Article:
ALAN HUFFMAN: Well, this is Alan. And if you look at the national elections, you could see that there were a lot of facts in play. A lot of the attacks were fact-based. But I feel like facts are more often a supporting actor, if they appear at all. And what really resonates on the Internet or in an ad is more important than whether or not they're factually based.

LYDEN: But you had a few interesting races that you worked for this year since we last spoke to you. Tell me about the candidate you were researching in Arkansas.

HUFFMAN: That was one of the nightmare candidates for an opposition researcher just because in this case, we just found a lot of information really quickly about our candidate that we knew was going to be difficult. A lot more, in fact, than existed on his opponent. And that's always disconcerting because, you know, you're going to have to lay that out for them.

LYDEN: Well, so still, what did you find out?

REJEBIAN: Well, this is Michael again. It was funny because we were - what we found out was that this guy had $750,000 in state and federal tax liens and scores of bank foreclosures on property. And it was funny because I remember we were walking out of the courthouse carrying like a 10-inch stack of documents that we were going to have to go through - tax documents. And Alan looked at me and said, you know, if this guy hadn't paid all this, do you really think he's going to pay us? And sure enough, he didn't. So...

(LAUGHTER)

REJEBIAN: ...you know, you live and learn.

LYDEN: And a guy with that many liens against him and that kind of financial trail behind him, he didn't think that'd be a problem running for office at all, huh?

HUFFMAN: Well, this is Alan. You know, we run into that all the time. The candidates, either it's just ego or just they've been able to skate for long enough on these things that they just assume that no one will find it. I mean, that's why they hire us so that they'll see what is out there that someone could conceivably find. But we're always amazed that people have these things in their past that they often haven't dealt with at all.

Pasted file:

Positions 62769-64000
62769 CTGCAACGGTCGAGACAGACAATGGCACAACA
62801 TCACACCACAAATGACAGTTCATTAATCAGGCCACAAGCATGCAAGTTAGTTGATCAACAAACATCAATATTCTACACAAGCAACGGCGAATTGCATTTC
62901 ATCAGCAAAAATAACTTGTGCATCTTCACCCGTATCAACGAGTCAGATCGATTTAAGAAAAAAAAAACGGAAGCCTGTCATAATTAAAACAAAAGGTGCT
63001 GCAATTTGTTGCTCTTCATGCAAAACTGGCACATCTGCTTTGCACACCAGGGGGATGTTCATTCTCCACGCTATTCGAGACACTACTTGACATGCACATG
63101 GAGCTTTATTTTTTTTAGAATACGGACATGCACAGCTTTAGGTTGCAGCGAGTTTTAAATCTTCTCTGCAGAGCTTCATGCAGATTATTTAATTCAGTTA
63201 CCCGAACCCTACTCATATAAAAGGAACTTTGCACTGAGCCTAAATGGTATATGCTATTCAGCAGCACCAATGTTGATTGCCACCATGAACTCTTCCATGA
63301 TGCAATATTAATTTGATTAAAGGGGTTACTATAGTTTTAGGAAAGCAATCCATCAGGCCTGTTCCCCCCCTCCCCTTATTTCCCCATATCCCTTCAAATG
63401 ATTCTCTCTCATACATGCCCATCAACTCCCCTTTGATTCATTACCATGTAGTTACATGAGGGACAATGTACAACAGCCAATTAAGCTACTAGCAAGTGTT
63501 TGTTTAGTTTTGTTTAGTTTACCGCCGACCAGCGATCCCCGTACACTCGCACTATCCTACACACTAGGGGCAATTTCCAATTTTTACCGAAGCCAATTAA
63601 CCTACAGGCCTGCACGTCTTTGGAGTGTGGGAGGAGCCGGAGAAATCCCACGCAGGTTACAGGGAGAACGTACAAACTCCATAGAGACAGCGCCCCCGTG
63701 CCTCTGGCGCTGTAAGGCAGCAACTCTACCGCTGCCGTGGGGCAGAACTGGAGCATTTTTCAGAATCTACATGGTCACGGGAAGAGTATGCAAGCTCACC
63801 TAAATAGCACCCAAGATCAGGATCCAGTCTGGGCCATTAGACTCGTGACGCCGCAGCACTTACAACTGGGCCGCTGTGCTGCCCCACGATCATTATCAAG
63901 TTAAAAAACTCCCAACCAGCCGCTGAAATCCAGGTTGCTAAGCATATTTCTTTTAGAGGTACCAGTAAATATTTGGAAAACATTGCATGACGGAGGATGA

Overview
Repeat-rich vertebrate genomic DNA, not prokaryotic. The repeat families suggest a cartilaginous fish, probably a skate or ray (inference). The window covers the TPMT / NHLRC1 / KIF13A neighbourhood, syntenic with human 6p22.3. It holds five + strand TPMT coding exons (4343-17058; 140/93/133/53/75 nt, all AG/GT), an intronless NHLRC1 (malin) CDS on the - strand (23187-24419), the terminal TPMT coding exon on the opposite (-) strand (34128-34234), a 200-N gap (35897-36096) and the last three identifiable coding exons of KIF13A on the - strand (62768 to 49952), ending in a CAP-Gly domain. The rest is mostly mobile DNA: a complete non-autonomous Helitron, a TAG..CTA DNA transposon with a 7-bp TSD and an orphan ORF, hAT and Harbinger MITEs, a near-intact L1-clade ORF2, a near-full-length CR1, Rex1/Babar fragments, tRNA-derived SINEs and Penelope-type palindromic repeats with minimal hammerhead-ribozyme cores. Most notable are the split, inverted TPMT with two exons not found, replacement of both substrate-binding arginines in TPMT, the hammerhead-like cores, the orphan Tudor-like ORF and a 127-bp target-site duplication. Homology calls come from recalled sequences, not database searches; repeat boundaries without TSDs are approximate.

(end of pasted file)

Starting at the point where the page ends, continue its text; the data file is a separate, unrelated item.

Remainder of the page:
LYDEN: Mm-hmm. So do you think that your job is going to be getting harder because there's just so much money out there, or is the kind of work you do, digging up dirt, a growth field?

HUFFMAN: You know, it's interesting because we did see the impact of Citizens United and all that money out there in the presidential election, but I don't think it created opportunities for more of that deep background research in general. I think it went into advertising. And, you know, I think it is going to be more difficult to sort of wedge the truth based on documentation into the campaign when you've got huge amounts of money that can just sort of create truth by repetition. So in a sense, you know, it's just about the evolution of opposition research, and it's really not clear yet where it's going.

LYDEN: Alan Huffman and Michael Rejebian are former investigative journalists who do opposition research for political candidates. They wrote the book "We're With Nobody." Alan and Michael, thank you. And have a great new year.

REJEBIAN: Thank you, Jacki.

HUFFMAN: You too. Transcript provided by NPR, Copyright NPR.

Related program: